Pakistani terrorists move to Afghanistan after Balakot strike

14 Jul 2019 / 14:28 H.

NEW DELHI: Cadre of terror groups Jaish-e-Mohammed (JeM) and Lashkar-e-Taiba (LeT) have shifted to Kunar, Nangarhar, Nuristan and Kandahar provinces of Afghanistan after Indian Air Force’s strike on the Balakot terror camp in Pakistan.

Indian Air Force (IAF) Mirage jets attacked JeM’s Balakot terror camp at Manshera in Pakistan after the Feb 14 strike by a Jaish suicide-bomber on a Central Reserve Police Force (CRPF) convoy in Pulwama, Jammu & Kashmir.

The Hindustan Times reported that both the Pakistan-based groups have joined hands with the Afghan Taliban and Afghan insurgent group, Haqqani Network, across the Durand Line that separates Pakistan from Afghanistan, for training their extremist cadre in subversive activity.

Indian security agencies said the terrorist cadre’s shift to across the Durand Line has been done to avoid black-listing of Pakistan by the Financial Action Task Force (FATF) in its Paris conference later this year.

The multilateral body formed to crack down on cross-border money laundering and terror financing has been extremely critical of Pakistan and placed it on a grey list.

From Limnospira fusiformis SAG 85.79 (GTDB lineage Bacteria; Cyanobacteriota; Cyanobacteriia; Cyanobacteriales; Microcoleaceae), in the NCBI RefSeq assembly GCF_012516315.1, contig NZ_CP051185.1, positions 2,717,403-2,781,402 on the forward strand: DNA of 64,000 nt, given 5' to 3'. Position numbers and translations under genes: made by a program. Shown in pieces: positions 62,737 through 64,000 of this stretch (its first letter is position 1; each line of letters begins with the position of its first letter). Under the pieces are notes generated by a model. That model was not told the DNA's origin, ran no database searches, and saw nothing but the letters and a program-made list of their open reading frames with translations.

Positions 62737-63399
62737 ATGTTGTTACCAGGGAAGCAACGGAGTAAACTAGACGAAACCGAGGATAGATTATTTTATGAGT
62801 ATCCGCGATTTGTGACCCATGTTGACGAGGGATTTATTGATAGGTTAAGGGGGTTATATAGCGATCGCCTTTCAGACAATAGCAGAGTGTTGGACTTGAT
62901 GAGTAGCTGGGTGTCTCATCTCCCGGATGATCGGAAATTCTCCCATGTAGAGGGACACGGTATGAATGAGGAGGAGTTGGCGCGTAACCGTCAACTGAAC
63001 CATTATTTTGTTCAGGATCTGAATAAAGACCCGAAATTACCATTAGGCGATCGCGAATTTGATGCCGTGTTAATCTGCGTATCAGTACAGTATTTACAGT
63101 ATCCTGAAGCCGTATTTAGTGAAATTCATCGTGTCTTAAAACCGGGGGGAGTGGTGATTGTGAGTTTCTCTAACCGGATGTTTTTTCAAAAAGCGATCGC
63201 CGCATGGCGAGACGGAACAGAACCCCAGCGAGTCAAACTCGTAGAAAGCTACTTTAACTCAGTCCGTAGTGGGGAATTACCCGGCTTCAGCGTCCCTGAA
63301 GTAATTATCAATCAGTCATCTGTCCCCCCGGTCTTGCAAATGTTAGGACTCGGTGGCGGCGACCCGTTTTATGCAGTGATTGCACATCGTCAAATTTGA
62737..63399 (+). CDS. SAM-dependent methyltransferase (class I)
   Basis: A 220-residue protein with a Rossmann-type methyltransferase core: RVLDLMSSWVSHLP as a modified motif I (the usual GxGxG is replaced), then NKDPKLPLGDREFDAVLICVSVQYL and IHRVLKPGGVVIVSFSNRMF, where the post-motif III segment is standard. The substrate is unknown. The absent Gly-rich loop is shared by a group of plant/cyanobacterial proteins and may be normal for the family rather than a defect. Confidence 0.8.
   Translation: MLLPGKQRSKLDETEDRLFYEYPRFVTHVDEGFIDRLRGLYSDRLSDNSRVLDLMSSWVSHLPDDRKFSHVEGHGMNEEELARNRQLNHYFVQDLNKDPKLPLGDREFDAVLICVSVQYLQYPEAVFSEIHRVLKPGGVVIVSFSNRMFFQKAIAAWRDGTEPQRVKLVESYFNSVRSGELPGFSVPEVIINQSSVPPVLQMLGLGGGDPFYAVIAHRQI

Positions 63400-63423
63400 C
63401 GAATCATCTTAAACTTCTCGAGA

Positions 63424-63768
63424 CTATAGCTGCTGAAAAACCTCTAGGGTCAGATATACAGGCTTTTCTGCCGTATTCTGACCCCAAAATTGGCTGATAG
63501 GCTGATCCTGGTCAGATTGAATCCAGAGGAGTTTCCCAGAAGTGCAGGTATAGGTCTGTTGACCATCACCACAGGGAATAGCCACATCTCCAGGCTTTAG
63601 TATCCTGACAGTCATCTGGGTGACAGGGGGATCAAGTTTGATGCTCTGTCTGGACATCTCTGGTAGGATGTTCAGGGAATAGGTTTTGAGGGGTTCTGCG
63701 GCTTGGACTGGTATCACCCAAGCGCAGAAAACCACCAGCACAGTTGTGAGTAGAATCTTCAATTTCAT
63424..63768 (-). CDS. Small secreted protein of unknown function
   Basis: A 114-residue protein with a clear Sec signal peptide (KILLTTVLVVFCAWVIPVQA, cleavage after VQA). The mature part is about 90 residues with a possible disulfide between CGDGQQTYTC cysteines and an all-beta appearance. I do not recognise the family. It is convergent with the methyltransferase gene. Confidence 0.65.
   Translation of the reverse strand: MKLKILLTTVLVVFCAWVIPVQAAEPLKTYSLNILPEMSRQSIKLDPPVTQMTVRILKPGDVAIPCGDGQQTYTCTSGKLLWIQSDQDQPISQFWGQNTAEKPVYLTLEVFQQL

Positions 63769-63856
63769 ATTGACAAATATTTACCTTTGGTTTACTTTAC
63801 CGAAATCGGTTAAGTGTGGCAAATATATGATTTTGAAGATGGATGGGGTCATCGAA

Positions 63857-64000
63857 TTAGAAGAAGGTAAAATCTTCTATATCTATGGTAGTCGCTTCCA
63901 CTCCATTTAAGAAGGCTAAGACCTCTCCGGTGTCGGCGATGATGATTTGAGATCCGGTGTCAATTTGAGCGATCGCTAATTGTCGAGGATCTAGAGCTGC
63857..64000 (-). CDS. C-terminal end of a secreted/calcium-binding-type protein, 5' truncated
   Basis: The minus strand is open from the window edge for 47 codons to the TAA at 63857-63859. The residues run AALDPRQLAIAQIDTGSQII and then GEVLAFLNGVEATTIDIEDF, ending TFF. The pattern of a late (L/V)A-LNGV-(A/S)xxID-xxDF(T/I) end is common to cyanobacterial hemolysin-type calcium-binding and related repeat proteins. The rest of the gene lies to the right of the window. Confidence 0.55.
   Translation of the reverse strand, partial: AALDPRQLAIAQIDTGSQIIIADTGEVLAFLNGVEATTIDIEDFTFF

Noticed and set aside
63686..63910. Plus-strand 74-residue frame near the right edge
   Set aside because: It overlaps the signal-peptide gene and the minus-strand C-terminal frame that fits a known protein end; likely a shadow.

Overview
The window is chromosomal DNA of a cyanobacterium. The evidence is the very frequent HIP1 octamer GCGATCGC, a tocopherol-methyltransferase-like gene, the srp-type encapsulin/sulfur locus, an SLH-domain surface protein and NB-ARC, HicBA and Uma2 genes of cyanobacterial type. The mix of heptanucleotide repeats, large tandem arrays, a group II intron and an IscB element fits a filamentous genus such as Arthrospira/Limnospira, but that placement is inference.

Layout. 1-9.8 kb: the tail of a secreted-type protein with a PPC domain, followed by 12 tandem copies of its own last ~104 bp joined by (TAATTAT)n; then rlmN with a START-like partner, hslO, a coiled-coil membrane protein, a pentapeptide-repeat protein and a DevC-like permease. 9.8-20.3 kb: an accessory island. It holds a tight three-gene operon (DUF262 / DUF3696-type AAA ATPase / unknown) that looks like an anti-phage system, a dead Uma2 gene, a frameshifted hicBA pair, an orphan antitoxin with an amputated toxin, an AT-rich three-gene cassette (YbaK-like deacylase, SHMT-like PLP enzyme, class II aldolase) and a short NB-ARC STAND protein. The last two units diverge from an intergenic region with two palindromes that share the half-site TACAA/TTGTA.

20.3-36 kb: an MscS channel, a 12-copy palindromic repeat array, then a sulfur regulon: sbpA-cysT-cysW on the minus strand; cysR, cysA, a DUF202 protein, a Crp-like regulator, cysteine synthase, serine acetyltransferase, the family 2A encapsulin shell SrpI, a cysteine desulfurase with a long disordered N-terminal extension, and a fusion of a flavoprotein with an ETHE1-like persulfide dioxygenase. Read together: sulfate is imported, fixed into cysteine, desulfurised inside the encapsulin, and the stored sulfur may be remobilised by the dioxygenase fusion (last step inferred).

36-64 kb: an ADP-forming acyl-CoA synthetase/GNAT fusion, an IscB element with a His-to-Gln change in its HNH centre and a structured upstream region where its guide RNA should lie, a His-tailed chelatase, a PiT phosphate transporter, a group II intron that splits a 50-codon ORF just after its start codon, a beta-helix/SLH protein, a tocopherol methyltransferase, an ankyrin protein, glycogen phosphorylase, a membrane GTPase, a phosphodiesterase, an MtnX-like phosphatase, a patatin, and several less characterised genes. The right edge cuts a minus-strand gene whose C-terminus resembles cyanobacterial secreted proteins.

A recent Pentagon report noted that the LeT, with more than 300 fighters in Afghanistan, posed a significant threat to the US and allied forces. The group has also been instrumental in forging peace between Taliban and so-called Islamic State of Khyber-Paktunkhwa.

Meanwhile, a US service member was killed in Afghanistan on Saturday, the Nato-led Resolute Support mission said in a statement today.

It gave no further details and withheld the name of the service member until the next of kin were informed.

The latest fatality brings the tally of US service member deaths in Afghanistan to at least seven in 2019.

About 20,000 foreign troops, most of them American, are in Afghanistan as part of a US-led Nato mission to train, assist and advise Afghan forces.

Some US forces carry out counter-terrorism operations against Islamist militant groups.

A record 3,804 Afghan civilians were killed last year due to stepped-up air attacks by US-led forces and more suicide bombings, the United Nations said in a February report.

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